Focusing on consumer behavior expands the opportunity for you to grow and profit, and prevents loss common in across-the-board cost-plus pricing. You are able to capitalize on several key pricing strategies all at once: value based pricing, loss leaders, anchoring, and more, in a way previously unimaginable. We call this behavior based pricing. Let’s learn how to apply it.
Getting to Know Goldilocks
If you manufacture products and control your product line, or if you manage categories and can add higher or lower end products to influence consumer behavior, you may find what follows interesting.
A fundamental of human behavior is something called extremeness aversion. Put simply, people avoid extremes. This means that having just one option will nearly always convert worse than having three, if the three represent a good, better, and best version, because that arrangement enables buyers to avoid the extremes (high and low) and go for the middle option. We will cover this strategy, “Goldilocks Pricing”, in depth later. But here, let’s see what Goldilocks can teach us about behavior based pricing–in a Porsche.
Let’s say Goldilocks is thinking of buying an SUV, and is looking at the Porsche Cayenne. The 2016 Porsche Cayenne line ranges from the $58,300 base model to the $157,300 Turbo S version. Each trim (as versions are known in the business) has a variety of features, but all of them meet basic safety standards, will get the driver and 4 passengers from point A to point B, and have plenty of power.
Porsche doesn't expect many customers to buy the low-end model, because who wants to own the cheapest version? By the same token, they don't expect many consumers to splash out on the top of the line model. Instead, the middle models from the $74,800 S version to the $114,700 Turbo attract the vast majority of buyers.
Both the lowest and highest end models serve as anchor points to nudge the customer toward spending much more than the base price: upgrading with any number of bells and whistles once they've made the initial purchase decision. And, if anyone does buy that Turbo S, Porsche makes an incredible margin, while those who opt for the cheapskate option likely would have bought a different marque had it not been available at that price point.
Note that the cost for producing all of these versions is similar. The Turbo S is not fully twice as expensive to produce as the base model. Instead what is going on is a thoughtful, well honed pricing strategy that takes advantage of many different consumer behaviors. And the margins they make on the cars do not factor into it. Instead of trying to optimize for margin per model, they optimize for contribution margin on the line overall.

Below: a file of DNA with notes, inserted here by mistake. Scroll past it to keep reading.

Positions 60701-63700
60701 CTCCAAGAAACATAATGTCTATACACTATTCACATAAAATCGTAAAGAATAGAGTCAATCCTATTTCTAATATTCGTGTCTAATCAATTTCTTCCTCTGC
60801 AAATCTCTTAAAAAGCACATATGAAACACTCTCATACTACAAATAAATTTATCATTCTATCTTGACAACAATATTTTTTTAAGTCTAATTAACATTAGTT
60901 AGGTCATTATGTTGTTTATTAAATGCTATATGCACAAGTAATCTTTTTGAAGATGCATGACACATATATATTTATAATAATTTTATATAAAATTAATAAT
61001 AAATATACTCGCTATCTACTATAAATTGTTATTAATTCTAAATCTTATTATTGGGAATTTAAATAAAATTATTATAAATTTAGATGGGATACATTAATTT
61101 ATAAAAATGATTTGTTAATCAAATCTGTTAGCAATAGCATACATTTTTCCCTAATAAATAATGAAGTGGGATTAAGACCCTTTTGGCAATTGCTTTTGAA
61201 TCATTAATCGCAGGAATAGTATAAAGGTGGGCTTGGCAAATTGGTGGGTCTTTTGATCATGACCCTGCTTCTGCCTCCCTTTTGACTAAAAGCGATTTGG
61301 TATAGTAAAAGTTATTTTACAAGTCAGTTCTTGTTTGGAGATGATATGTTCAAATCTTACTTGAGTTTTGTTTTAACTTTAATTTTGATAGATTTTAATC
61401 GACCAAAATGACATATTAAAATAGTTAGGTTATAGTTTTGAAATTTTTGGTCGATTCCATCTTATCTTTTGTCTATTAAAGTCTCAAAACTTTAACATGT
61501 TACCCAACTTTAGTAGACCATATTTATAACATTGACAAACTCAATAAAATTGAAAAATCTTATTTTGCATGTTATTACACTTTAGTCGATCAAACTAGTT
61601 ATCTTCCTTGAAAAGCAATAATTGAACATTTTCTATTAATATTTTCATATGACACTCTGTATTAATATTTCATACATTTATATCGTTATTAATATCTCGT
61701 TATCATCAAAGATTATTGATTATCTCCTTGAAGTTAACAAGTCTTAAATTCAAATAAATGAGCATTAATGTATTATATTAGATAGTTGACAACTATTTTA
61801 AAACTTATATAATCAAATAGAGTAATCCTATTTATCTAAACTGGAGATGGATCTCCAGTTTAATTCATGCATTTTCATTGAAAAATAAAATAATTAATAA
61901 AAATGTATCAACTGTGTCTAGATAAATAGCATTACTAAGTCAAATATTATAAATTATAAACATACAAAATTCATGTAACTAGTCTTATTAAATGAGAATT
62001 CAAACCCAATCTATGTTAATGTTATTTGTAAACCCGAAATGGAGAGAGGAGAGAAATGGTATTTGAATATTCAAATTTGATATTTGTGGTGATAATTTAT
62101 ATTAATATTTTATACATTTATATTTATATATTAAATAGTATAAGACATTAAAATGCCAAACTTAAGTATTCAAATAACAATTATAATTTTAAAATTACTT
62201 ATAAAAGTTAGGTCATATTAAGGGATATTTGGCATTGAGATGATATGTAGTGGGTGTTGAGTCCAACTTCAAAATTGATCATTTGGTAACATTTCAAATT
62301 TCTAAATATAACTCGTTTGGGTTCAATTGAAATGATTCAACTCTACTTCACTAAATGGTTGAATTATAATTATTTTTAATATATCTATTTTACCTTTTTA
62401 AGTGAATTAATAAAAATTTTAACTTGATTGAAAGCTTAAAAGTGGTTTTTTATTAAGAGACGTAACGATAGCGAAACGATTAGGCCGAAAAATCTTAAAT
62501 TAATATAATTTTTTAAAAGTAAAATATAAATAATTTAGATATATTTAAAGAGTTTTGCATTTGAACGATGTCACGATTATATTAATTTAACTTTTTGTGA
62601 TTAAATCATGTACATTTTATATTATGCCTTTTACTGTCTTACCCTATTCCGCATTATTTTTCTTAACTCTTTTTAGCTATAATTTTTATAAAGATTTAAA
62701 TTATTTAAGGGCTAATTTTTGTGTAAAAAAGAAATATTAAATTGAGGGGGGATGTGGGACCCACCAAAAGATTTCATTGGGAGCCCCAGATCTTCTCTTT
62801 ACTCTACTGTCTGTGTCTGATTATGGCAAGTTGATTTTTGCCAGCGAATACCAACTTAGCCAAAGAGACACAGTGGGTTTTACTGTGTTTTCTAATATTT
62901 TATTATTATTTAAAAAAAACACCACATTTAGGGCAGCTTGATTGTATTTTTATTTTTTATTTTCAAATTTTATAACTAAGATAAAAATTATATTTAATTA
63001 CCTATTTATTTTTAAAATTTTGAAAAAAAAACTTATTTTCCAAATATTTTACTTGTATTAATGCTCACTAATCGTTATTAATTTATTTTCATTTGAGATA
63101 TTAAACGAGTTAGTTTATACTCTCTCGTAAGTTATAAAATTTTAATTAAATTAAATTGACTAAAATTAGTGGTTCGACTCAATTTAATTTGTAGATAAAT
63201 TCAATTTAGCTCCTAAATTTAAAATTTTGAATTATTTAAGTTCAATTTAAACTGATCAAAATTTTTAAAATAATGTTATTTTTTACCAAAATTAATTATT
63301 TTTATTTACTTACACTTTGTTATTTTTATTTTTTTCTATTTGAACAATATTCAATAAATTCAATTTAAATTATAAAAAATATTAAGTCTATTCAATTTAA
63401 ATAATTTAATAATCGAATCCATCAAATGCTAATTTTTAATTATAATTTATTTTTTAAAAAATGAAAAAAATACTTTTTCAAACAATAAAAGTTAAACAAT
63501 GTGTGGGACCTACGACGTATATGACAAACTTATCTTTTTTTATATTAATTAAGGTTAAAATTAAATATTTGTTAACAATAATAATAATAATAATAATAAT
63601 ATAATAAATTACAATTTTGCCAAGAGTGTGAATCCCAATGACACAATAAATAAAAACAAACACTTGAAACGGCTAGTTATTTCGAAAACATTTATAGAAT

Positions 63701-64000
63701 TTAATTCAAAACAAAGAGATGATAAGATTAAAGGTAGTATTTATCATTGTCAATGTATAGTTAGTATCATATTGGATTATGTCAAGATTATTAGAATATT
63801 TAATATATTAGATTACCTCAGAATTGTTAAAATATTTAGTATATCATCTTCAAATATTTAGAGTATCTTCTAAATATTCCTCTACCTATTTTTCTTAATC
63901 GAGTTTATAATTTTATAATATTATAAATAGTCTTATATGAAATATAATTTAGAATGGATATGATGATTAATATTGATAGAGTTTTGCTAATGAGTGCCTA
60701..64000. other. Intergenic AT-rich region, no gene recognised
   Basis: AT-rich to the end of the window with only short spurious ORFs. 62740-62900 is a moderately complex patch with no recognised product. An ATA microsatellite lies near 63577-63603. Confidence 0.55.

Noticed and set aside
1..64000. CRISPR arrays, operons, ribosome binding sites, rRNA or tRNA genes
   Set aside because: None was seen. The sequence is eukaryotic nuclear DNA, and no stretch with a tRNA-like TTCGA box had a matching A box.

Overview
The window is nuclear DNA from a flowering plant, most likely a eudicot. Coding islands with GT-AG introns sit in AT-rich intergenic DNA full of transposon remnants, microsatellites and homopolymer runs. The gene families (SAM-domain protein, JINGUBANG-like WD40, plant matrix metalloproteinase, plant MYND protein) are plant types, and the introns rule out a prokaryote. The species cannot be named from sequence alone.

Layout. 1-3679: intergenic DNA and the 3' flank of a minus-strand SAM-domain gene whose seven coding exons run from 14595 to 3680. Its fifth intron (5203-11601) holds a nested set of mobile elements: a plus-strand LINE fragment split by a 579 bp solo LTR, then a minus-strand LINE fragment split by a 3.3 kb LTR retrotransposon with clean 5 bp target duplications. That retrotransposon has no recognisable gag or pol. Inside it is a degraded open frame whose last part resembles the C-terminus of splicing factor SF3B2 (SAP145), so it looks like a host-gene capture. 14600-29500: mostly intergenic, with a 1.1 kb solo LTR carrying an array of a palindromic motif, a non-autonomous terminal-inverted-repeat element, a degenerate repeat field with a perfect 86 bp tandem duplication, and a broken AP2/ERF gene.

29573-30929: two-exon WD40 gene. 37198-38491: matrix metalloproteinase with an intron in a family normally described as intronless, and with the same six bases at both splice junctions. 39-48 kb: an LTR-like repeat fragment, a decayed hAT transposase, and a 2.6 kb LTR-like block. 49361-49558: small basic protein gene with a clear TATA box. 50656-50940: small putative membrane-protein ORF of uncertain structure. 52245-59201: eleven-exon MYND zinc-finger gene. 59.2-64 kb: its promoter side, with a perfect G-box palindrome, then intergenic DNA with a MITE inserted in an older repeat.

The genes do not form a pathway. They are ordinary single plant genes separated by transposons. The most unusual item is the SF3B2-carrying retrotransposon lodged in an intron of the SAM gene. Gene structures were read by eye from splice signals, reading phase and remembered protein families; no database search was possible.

Once Goldilocks has settled on her mid-range version (say, the Cayenne S), she is also anchored in a different way. All dollar decisions are inherently context-relevant. Having decided to pay $74,800, Goldilocks has no trouble paying an additional $500 for power seats. It is minuscule in terms of the overall cost.
We talk to companies all the time who aren’t sure if behavior based pricing is right for them. That sentiment is totally normal. Does it feel right to get a much, much higher margin on some models than on others?
Remember, nothing compels the buyer to buy. If they don’t value your product more than your price, they won’t buy. And if they say “I wish it were cheaper”, but buy anyway–what they say doesn’t matter. You’ve captured the value and observed it in the behavior.
We’ll come back to this fundamental–actual buyer behavior–over and over because it’s core to making behavior based pricing decisions in a digital environment. Whether you’re addressing the paradox of choice (too much selection reduces conversion) or expanding your product line with Goldilocks pricing (higher conversion because of extremeness aversion) the focus will always, necessarily, be on consumer behavior.
If you'd like to explore behiavor based pricing, our forthcoming ebook has a playbook for how to so. Subscribe to the right, or contact us to get an early release.